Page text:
Things to Know When a Loved One Enters a Nursing Home

Nursing Home Care Plan | Geriatric Care Manager

Most people want to age in place and, for the most part, that is possible. Yet, chronic conditions, declining health and dementia make it necessary for a spouse or parent to go into a nursing home. We offer extensive assistance with long-term care planning for seniors, but it’s vital to have peace of mind that your loved ones are being cared for.

It’s a natural to ask: How can you make sure that your family member is getting the best care possible? Here are some things you can do:

  1. Be an active participant. Ask questions of both your loved one and the staff while you are visiting. Visit at different times to make sure your loved one is getting proper care. Let the staff know who you are. Do small things for your loved one, such as helping him or her to the bathroom.

  1. Make sure there is a Care Plan in place. According to Pennsylvania law, nursing homes are required to assess the resident’s condition, abilities and limitations within two weeks of admission.  The plan must describe the resident’s needs, determine how those needs are to be met and, if necessary, be changed as the situation warrants. The plan must be reviewed every three months. It is a good idea to be present at the first and subsequent meetings and to have a geriatric care manager or attorney present, as well.

  1. Know your loved one’s rights under the Nursing Home Reform Act. If a nursing home is certified to accept Medicare or Medicaid, and many are, they are governed by the Nursing Home Reform Act. This act imposes a number of requirements, such as a nursing facility is required to help a resident maintain or improve his or her ability to bathe, dress, groom, walk, eat, talk and use the toilet. The act also requires that the resident must be able to remain as independent as possible. In addition, under the act, the home must do all that it can to prevent such things as bed sores, pressure ulcers or decubitus ulcers. The Nursing Home Reform Act also significantly limits the use of restraints, which require a doctor’s order.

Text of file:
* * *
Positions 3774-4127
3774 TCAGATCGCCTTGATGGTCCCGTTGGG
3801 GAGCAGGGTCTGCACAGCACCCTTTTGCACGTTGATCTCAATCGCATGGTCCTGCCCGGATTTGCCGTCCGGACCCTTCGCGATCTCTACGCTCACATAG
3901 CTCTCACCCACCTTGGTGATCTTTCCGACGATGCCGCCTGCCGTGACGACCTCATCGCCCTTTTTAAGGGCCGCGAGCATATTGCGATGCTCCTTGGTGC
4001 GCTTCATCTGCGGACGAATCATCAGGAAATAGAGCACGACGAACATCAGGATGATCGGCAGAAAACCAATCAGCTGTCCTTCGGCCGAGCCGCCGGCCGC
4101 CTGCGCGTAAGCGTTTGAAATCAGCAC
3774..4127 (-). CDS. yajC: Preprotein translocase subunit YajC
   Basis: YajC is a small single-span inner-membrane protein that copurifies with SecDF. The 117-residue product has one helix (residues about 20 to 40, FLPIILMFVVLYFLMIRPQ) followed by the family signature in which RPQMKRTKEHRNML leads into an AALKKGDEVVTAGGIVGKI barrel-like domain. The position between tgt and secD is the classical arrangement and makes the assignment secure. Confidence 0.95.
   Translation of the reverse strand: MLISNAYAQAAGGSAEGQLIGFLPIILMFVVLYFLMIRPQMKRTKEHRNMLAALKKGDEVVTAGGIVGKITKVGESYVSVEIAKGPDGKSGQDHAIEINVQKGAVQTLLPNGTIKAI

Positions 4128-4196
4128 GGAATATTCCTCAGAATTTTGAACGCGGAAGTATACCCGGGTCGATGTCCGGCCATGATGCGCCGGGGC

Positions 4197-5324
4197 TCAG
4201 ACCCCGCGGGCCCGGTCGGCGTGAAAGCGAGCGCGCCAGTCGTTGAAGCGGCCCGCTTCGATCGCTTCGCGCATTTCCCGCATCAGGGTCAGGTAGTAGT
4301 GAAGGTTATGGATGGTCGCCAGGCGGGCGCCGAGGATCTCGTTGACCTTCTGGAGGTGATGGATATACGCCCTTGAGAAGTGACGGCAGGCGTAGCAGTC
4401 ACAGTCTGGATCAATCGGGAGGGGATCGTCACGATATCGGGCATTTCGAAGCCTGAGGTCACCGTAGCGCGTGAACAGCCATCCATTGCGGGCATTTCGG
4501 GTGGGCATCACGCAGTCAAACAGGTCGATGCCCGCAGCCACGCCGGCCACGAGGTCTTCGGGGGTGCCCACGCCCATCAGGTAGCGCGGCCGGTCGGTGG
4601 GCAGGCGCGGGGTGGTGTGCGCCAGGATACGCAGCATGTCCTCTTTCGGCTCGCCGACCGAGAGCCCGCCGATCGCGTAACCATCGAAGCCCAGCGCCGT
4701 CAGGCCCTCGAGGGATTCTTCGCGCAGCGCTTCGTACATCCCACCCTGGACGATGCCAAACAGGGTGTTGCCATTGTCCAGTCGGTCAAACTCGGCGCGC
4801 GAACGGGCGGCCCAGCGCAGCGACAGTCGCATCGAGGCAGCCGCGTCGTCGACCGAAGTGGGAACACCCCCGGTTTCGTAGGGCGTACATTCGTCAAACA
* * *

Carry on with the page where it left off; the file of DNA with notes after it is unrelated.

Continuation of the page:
If things aren’t right, then by all means, say something. A person should first voice his or her complaints to the staff and work their way through the home’s chain of command. If care does not improve then the family member should seek assistance from the Long Term Care Ombudsman (717-783-1550). If still unsuccessful, the family member can complain to the Pennsylvania Department of Health  (1-800-254-5164) and ultimately to the Center for Medicare & Medicaid Services (Philadelphia regional office, which handles Pennsylvania, Delaware, District of Columbia, Maryland, Virginia and West Virginia 215-861-4140 or 800-HHS-TIPS 1-800-447-8477, if a loved one is in a facility outside of those states). It is also a good idea to secure the services of a geriatric care manager and an attorney during this process to help guide things along.

Before placing a loved one in a nursing home, it is a good idea to get 20 Common Nursing Home Problems-and How to Resolve Them. This publication can be ordered from the National Senior Citizens Law Center at www.nsclc.org.

While no one loves your spouse or parent like you do, there are times when they need more care than you can provide. That’s where a nursing home can come in.  Still, while you are not the primary caregiver, you are still your loved one best advocate. After all, if you don’t speak up on their behalf, who will?

If you’d like to learn more about long-term care planning for a senior loved one in your life, please get in touch with the elder care attorneys at Newman Elder Law. We specialize in providing assistance to seniors in the Bucks County area.

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